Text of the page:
Sequels to horror novels are an odd breed. They have advantages if you liked the first book, but they can miss the sense of trepidation you get when you read a "new" book. After all, if you have already met the big-bad you know what it can do - and where's the fun in that?
Here, the big-bad is a shy, mentally ill young woman, whose alternate personality is an intelligent, driven, man-hating murderer. At the end of the first book (Agnes Hahn, Medallion Press 2008, 978-1933836454) she'd been caught by the joint efforts of Jason Powers, a newspaper reporter and Art Bransome, the local sheriff.
This book starts with Agnes (and her alternate personality Lilin) living in a mental asylum (the "Imola" of the title). However, and somewhat inevitably, Lilin takes control. She escapes and sets of to gain revenge on the man who killed the real Lilin, and caused Agnes's madness - their father. And she's not above a bit of casual mayhem along the way.
On the face of it, this book is slow to get going. Over one hundred pages in and Agnes is still a patient in the asylum. This kind of thing is okay if you are writing a typical Stephen King length novel, but this is barely half King's normal length.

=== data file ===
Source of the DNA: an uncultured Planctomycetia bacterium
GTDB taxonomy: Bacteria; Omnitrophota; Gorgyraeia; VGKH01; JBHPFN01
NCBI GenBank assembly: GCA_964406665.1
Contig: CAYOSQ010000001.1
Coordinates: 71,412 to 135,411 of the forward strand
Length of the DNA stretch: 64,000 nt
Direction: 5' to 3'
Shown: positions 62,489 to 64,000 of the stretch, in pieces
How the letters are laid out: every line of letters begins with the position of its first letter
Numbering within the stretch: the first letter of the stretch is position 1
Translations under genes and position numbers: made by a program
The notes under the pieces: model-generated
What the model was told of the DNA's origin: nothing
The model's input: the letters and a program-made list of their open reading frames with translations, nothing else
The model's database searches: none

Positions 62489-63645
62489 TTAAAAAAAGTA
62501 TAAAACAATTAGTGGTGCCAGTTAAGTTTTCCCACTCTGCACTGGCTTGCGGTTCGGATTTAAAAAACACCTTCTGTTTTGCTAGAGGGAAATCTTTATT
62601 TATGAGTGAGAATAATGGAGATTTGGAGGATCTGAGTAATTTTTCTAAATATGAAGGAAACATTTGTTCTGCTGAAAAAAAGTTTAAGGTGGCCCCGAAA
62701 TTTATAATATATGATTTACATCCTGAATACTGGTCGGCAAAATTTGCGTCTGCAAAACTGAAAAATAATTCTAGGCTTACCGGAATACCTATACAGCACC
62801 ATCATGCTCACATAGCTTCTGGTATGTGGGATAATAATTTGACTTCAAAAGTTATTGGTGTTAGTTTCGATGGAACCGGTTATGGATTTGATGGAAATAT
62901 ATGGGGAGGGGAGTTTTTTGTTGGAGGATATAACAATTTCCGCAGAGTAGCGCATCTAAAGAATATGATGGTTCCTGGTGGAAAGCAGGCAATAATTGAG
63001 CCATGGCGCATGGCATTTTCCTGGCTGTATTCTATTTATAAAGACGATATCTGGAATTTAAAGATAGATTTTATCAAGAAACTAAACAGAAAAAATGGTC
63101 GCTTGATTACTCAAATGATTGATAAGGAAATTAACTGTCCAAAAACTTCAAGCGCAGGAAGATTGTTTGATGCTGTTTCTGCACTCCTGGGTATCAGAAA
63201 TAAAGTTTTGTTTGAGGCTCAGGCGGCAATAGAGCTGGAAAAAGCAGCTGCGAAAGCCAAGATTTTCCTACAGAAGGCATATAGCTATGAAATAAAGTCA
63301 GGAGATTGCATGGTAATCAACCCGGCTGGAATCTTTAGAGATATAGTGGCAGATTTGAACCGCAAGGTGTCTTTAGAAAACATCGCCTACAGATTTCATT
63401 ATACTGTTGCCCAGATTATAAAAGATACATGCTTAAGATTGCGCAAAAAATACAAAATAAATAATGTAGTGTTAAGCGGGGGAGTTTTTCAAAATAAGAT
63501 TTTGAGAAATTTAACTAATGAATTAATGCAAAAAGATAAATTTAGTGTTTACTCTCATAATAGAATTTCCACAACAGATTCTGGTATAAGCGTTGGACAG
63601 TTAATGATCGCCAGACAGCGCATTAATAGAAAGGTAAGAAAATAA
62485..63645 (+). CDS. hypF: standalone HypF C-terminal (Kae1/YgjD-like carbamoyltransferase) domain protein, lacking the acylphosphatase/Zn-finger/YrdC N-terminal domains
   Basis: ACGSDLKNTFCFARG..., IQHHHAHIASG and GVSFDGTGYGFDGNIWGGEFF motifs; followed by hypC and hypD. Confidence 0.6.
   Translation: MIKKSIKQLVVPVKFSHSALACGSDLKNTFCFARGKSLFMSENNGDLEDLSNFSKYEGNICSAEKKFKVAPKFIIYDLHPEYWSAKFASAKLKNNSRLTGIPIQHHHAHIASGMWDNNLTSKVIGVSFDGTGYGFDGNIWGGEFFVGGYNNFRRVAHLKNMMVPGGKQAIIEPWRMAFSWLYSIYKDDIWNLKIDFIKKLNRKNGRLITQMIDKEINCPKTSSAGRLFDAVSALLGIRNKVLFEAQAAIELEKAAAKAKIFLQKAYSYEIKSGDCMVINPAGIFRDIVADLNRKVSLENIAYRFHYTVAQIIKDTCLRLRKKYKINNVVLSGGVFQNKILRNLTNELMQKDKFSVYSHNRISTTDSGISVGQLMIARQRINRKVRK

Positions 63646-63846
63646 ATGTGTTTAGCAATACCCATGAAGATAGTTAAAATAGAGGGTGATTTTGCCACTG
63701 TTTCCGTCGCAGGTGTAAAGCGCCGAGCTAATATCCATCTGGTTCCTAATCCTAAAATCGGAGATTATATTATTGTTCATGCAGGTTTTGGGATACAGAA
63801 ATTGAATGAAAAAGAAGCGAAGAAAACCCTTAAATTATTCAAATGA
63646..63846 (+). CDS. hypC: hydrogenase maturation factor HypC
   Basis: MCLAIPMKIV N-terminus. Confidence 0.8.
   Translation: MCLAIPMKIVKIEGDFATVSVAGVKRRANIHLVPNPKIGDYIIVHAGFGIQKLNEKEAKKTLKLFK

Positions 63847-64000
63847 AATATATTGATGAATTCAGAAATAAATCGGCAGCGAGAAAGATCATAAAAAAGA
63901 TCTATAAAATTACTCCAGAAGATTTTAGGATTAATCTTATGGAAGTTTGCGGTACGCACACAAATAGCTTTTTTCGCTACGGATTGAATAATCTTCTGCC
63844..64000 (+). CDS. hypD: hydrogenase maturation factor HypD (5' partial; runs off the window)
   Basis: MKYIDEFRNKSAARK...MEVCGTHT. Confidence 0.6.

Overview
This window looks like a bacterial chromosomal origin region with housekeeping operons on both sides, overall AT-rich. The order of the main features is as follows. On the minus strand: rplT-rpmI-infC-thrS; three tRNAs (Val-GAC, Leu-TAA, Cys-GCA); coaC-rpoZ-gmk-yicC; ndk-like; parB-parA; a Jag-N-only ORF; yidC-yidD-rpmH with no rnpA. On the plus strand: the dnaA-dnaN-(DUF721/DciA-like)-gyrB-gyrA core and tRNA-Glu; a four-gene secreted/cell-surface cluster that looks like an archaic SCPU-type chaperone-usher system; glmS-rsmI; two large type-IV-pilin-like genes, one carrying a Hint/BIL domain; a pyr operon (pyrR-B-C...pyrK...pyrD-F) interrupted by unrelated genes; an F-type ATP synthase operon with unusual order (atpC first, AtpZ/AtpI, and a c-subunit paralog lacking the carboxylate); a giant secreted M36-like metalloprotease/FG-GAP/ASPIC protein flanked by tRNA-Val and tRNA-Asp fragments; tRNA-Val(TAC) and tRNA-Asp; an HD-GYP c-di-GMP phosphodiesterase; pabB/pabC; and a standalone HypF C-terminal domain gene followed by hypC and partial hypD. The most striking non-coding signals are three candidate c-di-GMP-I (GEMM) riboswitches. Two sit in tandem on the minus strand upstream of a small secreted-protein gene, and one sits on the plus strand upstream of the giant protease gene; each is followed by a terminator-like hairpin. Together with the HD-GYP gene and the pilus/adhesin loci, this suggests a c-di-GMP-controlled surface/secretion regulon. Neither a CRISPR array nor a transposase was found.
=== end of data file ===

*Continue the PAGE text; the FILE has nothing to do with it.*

But for that it reads well. The inmates in Imola, and their afflictions are presented well. There's a good mix of lunacy - not just cell after cell of Hannibal Lector wannabes. It's interesting but somewhat overdone. Half the number of pages could have set the scene just as effectively.
There are odd interludes of unnecessary back-story. The few pages bringing Jason Powers' ex-wife into the story are fairly pointless and serve only to interrupt the narrative. Likewise Powers' brother felt little more than a distraction, a forced insertion into the plot to provide a lead on Agnes/Lilin's trail that could have been introduced as easily without the family angst angle.
There are also many stereotypical aspects to this story - exaggerated by its sequel nature. Linked twins, a schizophrenic killer who debates her actions amongst herself, sex and murder intertwined, cop/reporter
For its faults though this is an entertaining read. In many ways this is because of Satterlie's comfortable writing style and understated violence. He leaves the really gory stuff up to our imaginations.
He plays well on some of our fears. Escaped lunatics feature in many urban myths. Similarly to always worrying if there is something in the darkness, we fear insanity and the acts that the insane are capable of performing.
It's not a book to set your world on fire, but it will entertain. And at the end of the day that's not a bad thing.
Richard Satterlie - Imola
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